Medford basketball solidifies itself as a Monarch tradition

On Thursday morning, players took their positions on the polished, wooden basketball court and, while anticipating the course of the jump ball leaving the referee’s hand, weren’t at all distracted by the lively cheering coming from the bleachers. Apparent in the school band’s thunderous booms and the unbroken roaring of students, faculty and staff was the understanding that Medford basketball does something very special to the spirit of Meadowbrook High School.

Many piled into the gym that morning to see Meadowbrook’s first game of the Medford league season, where, against Monacan, the Monarchs started this year with a win in hopes to avenge last year’s second place finish behind James River. Created in the 1970’s for students from Richmond, Chesterfield and Henrico with mild to moderate intellectual disabilities (MoID), Medford basketball was established by a teacher in Henrico who wanted his students to experience the same opportunities to play sports as their peers.

Originally held annually, Medford basketball has proven to be a success at Meadowbrook, establishing itself as a crucial component of the Monarch tradition.

“Last year was our first year with Medford and the kids just love it; all the students love it and they get into it,” said Principal Thomas E. Ferrell, Jr. “It boosts school spirit, boosts morale and just gives us something to look forward to each time there’s a Medford League basketball game.”

Students attending that morning chose the Medford game over eating during their lunchtime, and clearly demonstrated to Ferrell, and a majority of other administrators present, that the student body was more than supportive of players (from both teams), as well as the cheerleaders from the school’s MoID program on the sidelines.

That same morning, one student in particular, senior Brittany Young, 17, shared some insight about the school actively supporting the league’s mission and its players.

“Last year, there were a lot more people − they just don’t know about it,” she said. “So, all we have to do is get the news out there, let them know what it is and what we’re doing it for.”

Perhaps this is true, but two people are already playing a significant role to promote Medford basketball at Meadowbrook: Special Education teachers Lesa Welton and David Britton, both teachers at Meadowbrook. Welton, an experienced teacher with this population of student-athletes, has been heavily involved with the league since her days at L.C. Bird and Matoaca, and feels it positively impacts individuals throughout the school.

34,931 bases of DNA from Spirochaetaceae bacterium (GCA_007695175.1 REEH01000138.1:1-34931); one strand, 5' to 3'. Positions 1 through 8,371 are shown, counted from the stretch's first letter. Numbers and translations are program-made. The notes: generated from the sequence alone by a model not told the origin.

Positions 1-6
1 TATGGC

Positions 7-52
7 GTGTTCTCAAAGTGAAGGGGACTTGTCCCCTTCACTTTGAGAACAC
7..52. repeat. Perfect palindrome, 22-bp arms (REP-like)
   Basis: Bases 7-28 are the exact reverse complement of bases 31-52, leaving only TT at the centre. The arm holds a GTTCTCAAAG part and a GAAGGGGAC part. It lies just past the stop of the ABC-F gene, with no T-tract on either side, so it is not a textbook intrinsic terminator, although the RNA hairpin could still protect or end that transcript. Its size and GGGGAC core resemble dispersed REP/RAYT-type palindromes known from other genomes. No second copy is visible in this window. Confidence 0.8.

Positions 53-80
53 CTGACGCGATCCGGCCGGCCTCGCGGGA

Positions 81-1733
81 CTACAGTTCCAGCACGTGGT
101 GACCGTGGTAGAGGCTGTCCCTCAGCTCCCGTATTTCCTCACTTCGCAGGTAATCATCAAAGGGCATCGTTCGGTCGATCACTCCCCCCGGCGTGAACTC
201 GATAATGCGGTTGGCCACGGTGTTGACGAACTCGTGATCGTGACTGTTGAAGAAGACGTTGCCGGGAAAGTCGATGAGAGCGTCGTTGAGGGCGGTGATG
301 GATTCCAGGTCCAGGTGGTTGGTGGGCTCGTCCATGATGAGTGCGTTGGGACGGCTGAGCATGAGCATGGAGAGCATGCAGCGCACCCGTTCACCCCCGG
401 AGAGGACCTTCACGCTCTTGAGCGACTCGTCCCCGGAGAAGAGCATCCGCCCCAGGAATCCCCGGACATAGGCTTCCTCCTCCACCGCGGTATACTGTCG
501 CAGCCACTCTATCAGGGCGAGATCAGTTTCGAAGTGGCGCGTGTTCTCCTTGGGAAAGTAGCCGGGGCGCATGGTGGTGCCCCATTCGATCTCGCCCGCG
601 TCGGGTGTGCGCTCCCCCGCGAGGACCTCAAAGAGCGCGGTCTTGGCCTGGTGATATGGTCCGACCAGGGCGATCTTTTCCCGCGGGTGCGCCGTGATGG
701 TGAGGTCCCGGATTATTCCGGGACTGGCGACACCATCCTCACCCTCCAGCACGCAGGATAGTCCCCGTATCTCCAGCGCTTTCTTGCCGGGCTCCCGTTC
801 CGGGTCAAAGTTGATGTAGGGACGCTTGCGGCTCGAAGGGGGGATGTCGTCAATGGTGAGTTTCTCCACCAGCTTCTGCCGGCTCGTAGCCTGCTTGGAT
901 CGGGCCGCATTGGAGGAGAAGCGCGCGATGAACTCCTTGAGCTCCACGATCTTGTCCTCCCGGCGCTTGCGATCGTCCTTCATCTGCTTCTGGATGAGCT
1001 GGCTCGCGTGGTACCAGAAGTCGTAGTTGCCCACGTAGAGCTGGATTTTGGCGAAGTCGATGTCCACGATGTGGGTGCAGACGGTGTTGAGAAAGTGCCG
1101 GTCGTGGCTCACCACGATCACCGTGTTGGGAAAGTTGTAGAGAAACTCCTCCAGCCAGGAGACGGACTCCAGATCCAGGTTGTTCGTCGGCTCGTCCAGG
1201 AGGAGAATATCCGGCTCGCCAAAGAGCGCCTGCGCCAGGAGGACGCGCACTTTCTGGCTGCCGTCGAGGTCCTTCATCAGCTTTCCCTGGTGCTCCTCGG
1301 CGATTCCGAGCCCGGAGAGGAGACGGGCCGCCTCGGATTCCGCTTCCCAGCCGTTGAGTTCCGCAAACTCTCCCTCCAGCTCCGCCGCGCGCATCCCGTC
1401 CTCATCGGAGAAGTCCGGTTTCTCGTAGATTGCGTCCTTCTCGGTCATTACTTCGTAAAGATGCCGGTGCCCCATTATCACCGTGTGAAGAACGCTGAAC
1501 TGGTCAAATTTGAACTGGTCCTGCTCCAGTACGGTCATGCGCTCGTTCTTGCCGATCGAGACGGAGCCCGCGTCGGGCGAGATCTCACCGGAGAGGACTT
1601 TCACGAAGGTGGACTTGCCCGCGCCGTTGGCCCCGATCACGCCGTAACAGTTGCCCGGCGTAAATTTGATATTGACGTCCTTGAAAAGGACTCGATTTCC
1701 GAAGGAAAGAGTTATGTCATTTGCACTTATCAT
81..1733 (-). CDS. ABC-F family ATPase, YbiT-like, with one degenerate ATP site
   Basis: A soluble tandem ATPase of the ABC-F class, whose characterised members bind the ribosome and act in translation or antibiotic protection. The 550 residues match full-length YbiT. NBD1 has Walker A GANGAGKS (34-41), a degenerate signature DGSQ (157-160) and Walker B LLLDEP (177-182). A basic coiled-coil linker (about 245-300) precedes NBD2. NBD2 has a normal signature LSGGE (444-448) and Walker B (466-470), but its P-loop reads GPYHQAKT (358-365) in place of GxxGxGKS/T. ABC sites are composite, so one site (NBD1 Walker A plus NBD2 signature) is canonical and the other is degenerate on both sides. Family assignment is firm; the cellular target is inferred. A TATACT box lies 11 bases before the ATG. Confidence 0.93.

“It makes the rest of the population of the school aware that this is a special league and there are some different expectations,” she said. “Before we came to Meadowbrook, this population was not here, and had never been, and so the general population really didn’t know what to expect. So, by showing that we have fun just like everybody else, they are a little more accepting ….”

Welton, who interpreted her colleagues bringing their classes to the game as a sign of support for the program, was “delighted” to see students attend the game of their own accord, and felt compelled to add that watching them play basketball reveals a lot about the abilities of her students. And, for Welton, advocating the awareness of these athletes’ special skill is something accomplished through the Medford League, which simultaneously allows her students an opportunity to experience what high school has to offer.

“Unless they have a friend or a sibling with special needs, they have no understanding of the talent, they’re excellent athletes …,” she said.

Many other local schools with this kind of program can participate in the Medford League season, including Bird, Mataoca and Thomas Dale. Each school with this program may play an eight-game season, not counting playoffs, with their farthest opponent being Prince Edward County, and has the chance of replicating the kind of success seen at Meadowbrook.

School nurse Judy Lee attended the game that morning and has a daily relationship with the students in the program. For her, discerning the school’s approval of the league is of crucial value: “What’s really important is that the faculty and staff at Meadowbrook support the Medford basketball league here at school.”

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